The shootings along a busy stretch of Interstate 10 in Phoenix started Aug. 29, when a bullet from out of nowhere struck an SUV, shattering glass, which injured 13-year old girl riding in it. On that same day, along the same stretch of road, someone fired at a bus, fortunately empty except for the driver, who was not injured.

But bullet holes were found in some of the seats of the bus. That night, about 10, yet another car was hit, again, with no injuries.

By Tuesday this week, there had been 6 more similar incidents and no arrests or suspects, prompting Col. Frank Milstead of the Arizona Department of Public Safety to hold a news conference calling the attacks “domestic terrorism” and offering a $20,000 reward for information leading to the arrest and conviction of the “person or persons” responsible.

The response came the next morning: Another reported shooting at a vehicle on I-10, in that same 8-mile stretch. Again, nobody hurt when a white truck on I-10 was struck.

While the police press release described “ten shooting incidents,” they seemed uncertain whether all involved bullets, describing some of the vehicles as being hit by “projectiles,” suggesting that they had not recovered in all cases whatever it was that made the holes.

“Anytime you have multiple shootings against American citizens on a highway, that’s terrorism” Milstead said.

“They’re trying to frighten or kill somebody …. I don’t know if this is a copycat crime, if it’s multiple people that’s involved in this type of insanity. Because somebody will get hurt, somebody will get killed. Don’t kid yourselves. This is a very important matter for the department and the traveling public,” Milstead said.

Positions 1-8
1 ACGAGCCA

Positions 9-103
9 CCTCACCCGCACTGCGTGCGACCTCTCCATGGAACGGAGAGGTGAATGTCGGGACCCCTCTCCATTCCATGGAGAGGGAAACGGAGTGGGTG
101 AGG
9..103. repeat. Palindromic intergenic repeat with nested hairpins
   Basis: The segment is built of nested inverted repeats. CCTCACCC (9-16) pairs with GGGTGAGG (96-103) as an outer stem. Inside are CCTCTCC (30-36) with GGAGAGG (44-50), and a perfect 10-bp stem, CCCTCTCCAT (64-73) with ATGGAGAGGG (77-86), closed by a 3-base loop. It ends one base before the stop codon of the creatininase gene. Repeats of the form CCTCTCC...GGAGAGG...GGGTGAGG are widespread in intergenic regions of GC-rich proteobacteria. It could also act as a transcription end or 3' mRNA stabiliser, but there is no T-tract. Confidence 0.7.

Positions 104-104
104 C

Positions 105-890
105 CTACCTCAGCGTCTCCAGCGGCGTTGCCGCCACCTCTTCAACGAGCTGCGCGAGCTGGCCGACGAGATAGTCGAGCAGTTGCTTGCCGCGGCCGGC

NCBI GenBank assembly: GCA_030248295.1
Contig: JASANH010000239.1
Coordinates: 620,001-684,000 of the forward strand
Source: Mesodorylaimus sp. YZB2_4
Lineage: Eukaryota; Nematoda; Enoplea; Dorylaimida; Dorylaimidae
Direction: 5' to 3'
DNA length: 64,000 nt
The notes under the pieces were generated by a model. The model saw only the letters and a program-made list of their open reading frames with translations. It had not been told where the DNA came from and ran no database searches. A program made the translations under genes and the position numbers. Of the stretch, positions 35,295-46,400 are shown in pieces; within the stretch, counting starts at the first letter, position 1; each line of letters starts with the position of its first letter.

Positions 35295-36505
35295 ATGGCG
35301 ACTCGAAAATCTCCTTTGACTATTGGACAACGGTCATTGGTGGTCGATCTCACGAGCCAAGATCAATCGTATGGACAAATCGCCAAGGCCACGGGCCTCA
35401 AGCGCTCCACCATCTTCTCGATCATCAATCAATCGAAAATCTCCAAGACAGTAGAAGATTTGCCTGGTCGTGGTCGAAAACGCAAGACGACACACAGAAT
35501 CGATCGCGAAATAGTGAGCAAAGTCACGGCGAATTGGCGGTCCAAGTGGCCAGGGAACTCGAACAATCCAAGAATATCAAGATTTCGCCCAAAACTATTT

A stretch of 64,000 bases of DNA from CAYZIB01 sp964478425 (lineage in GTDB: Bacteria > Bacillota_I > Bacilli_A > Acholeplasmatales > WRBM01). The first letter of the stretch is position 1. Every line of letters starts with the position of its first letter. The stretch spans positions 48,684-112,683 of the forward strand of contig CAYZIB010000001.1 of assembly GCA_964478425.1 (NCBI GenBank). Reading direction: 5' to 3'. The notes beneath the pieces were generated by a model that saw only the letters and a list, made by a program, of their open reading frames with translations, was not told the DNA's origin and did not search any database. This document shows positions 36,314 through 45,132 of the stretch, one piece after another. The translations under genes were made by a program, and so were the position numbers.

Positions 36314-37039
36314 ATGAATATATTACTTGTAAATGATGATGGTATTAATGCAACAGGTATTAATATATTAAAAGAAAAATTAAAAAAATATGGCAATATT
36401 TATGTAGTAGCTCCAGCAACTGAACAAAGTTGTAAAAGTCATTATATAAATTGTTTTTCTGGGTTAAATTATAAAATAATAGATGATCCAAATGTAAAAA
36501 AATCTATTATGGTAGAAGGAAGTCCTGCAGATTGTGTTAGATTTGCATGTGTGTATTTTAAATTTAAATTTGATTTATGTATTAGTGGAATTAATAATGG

Milstead declined to compare Arizona’s situation to the so-called Washington Beltway sniper attacks of 2002, which took the lives of 10 people before John Allen Muhammad and Lee Boyd Malvo were apprehended.

Those shootings took place over a much wider area and were clearly targeted not simply at vehicles but specifically at people, standing outside of stores or service stations or mowing a lawn. Milstead believes that “a number of different weapons” have been used, unlike the Beltway sniper shootings.

Nor are police positive they are all connected, though some clearly were, said Milstead, like the two that were separated by one minute Tuesday, the first at 5.20 a.m. when an eastbound vehicle as hit and a second in the same area at 5.21 a.m., when a westbound vehicle was struck.

Asked what advice he could give to frightened motorists, Milstead said: “If you drive that stretch of roadway, always be vigilant. Under these circumstances be hyper-vigilant.”

He pleaded for information from anyone who had seen or heard anything or noticed suspicious behavior.

“The other thing we always see in these type of domestic terrorism type of crimes,” Milstead said, “is that somebody knew something …  and they say ‘you know what? I thought that guy was suspicious. I thought that guy was having problems.’ And they didn’t say anything.”

Authorities have mobilized a task force including local SWAT teams, the FBI, state and local police and the U.S. Bureau of Alcohol, Tobacco, Firearms and Explosives in an effort to find out who’s doing the shooting and why and put an end to it.